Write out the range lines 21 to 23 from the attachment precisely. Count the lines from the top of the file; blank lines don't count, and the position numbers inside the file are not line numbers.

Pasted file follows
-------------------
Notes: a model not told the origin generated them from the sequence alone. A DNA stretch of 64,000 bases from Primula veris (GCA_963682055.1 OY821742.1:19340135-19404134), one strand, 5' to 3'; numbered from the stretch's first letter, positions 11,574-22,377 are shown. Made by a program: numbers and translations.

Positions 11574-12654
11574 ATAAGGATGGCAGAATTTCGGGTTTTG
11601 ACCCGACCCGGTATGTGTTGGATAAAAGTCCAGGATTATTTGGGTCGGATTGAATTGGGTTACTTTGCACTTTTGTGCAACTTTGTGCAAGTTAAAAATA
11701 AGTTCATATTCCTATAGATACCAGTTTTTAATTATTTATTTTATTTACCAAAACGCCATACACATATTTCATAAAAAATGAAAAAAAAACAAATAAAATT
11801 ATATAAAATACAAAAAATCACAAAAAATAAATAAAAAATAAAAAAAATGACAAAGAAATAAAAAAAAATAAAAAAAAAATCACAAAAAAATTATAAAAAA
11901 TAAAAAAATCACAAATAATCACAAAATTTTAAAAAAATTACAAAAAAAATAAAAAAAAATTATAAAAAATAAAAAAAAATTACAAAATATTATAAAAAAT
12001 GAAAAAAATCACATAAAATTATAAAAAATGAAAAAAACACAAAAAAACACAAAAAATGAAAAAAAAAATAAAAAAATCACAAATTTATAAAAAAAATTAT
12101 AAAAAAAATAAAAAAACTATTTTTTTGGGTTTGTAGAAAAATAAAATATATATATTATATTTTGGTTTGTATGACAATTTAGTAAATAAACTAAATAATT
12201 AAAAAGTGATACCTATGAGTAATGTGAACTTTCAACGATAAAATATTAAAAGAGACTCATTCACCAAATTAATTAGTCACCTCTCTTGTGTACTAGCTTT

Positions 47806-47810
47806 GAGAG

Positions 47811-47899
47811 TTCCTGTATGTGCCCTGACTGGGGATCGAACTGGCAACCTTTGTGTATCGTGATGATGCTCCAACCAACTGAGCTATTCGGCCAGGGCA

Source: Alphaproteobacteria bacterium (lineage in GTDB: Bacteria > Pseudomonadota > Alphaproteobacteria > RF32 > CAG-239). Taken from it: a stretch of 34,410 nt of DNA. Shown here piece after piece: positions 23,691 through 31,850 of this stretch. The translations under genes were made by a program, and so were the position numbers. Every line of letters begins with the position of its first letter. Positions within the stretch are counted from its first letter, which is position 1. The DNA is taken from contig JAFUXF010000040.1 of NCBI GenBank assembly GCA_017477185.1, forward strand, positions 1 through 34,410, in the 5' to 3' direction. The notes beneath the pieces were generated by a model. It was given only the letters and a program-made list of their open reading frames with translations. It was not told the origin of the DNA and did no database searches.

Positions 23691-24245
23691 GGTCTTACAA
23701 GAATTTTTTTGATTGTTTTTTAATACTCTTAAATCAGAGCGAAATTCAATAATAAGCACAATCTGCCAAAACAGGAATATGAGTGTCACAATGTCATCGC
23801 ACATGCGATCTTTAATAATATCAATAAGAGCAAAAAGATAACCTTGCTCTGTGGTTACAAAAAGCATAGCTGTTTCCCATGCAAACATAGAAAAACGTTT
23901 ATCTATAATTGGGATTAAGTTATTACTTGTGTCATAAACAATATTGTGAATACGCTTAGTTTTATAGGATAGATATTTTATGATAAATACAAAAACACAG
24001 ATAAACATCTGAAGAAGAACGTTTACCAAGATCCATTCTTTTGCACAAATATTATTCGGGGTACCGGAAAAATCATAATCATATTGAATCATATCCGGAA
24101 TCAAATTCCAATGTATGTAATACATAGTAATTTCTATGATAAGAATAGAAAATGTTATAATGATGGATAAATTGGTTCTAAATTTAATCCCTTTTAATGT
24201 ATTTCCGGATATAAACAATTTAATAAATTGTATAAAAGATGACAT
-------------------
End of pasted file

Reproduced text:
24001 ATAAACATCTGAAGAAGAACGTTTACCAAGATCCATTCTTTTGCACAAATATTATTCGGGGTACCGGAAAAATCATAATCATATTGAATCATATCCGGAA
24101 TCAAATTCCAATGTATGTAATACATAGTAATTTCTATGATAAGAATAGAAAATGTTATAATGATGGATAAATTGGTTCTAAATTTAATCCCTTTTAATGT
24201 ATTTCCGGATATAAACAATTTAATAAATTGTATAAAAGATGACAT